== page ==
Frye Art Museum is pleased to present Young Blood, the first large-scale exhibition to explore the dynamic artistic equilibrium between brothers Noah Davis and Kahlil Joseph, two influential contemporary artists. Both Davis and Joseph grew up in Seattle; in recent years, they lived and worked in Los Angeles, where they built careers as artists of international influence and importance.
Celebrating the life and legacy of painter, curator, and visionary artist Noah Davis (1983–2015), Young Blood places Davis’ work in the context of an ongoing visual dialogue with his elder brother, artist and filmmaker, Kahlil Joseph. The title, Young Blood, comes from a name Joseph bestowed on Davis, both a term of endearment and a declaration of a common starting point.
The largest and widest selection of work by Davis and Joseph ever shown in a museum, Young Blood highlights the notion of a narrative continuum built through varied mediums of contemporary storytelling—including painting, sculpture, film, and installation—that creates an immersive sensory experience. The exhibition explores concepts that Davis brought to the forefront of discussions about access, class, and the creation of independent art spaces, such as The Underground Museum in Los Angeles, which he founded with his wife Karon Davis in 2012.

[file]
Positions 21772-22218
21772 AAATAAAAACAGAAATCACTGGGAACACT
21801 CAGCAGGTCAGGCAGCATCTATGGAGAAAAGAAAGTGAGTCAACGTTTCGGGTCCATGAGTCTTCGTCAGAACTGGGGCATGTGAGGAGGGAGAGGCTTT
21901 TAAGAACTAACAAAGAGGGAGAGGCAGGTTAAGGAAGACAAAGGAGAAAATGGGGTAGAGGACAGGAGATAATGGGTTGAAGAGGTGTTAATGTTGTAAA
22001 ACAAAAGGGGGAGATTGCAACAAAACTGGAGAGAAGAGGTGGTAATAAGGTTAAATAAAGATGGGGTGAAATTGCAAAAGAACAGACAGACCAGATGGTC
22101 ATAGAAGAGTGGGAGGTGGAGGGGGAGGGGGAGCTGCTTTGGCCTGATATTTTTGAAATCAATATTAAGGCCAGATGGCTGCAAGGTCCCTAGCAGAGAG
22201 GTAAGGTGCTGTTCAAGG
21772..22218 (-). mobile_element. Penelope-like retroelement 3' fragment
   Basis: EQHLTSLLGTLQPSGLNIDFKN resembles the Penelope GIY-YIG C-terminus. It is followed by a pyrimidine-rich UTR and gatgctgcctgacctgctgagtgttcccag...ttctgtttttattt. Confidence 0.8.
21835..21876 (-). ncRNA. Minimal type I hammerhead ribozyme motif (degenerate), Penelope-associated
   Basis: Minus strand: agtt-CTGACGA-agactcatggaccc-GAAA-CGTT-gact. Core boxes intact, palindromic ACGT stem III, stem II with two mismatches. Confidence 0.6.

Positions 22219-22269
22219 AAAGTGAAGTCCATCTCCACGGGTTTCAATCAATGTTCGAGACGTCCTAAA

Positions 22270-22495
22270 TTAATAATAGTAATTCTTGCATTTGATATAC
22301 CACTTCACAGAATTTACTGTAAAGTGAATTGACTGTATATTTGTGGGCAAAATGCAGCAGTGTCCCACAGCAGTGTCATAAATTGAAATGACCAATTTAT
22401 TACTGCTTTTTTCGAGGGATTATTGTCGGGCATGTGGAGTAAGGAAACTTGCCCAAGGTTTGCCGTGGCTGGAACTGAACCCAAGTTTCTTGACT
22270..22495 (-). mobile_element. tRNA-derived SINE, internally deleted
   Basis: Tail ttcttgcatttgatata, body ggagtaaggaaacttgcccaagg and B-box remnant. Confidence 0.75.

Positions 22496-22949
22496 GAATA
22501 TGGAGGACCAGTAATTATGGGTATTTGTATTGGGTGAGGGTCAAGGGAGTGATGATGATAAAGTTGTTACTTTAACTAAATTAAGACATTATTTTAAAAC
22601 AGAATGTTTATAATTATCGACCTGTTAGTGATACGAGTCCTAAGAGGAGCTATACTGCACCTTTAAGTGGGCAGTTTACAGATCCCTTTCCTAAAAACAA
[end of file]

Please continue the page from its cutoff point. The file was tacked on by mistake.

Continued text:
Organized by the Frye Art Museum and conceived and curated by Maikoiyo Alley-Barnes, a Seattle-based artist, Young Blood continues Davis’ exploration of the ways in which spaces such as The Underground Museum interact, intersect, and exchange value with traditional arts institutions. Young Blood is a celebration of black culture, spirituality, and creative legacy.
Credit: Exhibition overview from museum website